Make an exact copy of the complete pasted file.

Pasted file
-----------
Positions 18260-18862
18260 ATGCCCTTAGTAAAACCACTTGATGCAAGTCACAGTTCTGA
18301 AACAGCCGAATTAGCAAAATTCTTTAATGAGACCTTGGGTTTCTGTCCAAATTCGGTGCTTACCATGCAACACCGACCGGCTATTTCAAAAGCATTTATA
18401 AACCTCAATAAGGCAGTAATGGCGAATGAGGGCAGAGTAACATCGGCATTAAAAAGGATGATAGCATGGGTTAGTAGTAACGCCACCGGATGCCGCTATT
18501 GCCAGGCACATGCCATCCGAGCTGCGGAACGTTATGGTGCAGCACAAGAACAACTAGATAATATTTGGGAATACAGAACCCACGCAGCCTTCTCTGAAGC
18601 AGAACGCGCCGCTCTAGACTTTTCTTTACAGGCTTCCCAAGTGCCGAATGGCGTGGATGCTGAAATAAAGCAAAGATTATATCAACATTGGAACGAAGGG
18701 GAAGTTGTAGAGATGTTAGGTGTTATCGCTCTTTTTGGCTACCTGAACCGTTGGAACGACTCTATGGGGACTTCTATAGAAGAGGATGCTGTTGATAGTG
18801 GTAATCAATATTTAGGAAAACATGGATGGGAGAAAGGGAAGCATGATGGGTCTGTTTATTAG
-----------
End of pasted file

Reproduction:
Positions 18260-18862
18260 ATGCCCTTAGTAAAACCACTTGATGCAAGTCACAGTTCTGA
18301 AACAGCCGAATTAGCAAAATTCTTTAATGAGACCTTGGGTTTCTGTCCAAATTCGGTGCTTACCATGCAACACCGACCGGCTATTTCAAAAGCATTTATA
18401 AACCTCAATAAGGCAGTAATGGCGAATGAGGGCAGAGTAACATCGGCATTAAAAAGGATGATAGCATGGGTTAGTAGTAACGCCACCGGATGCCGCTATT
18501 GCCAGGCACATGCCATCCGAGCTGCGGAACGTTATGGTGCAGCACAAGAACAACTAGATAATATTTGGGAATACAGAACCCACGCAGCCTTCTCTGAAGC
18601 AGAACGCGCCGCTCTAGACTTTTCTTTACAGGCTTCCCAAGTGCCGAATGGCGTGGATGCTGAAATAAAGCAAAGATTATATCAACATTGGAACGAAGGG
18701 GAAGTTGTAGAGATGTTAGGTGTTATCGCTCTTTTTGGCTACCTGAACCGTTGGAACGACTCTATGGGGACTTCTATAGAAGAGGATGCTGTTGATAGTG
18801 GTAATCAATATTTAGGAAAACATGGATGGGAGAAAGGGAAGCATGATGGGTCTGTTTATTAG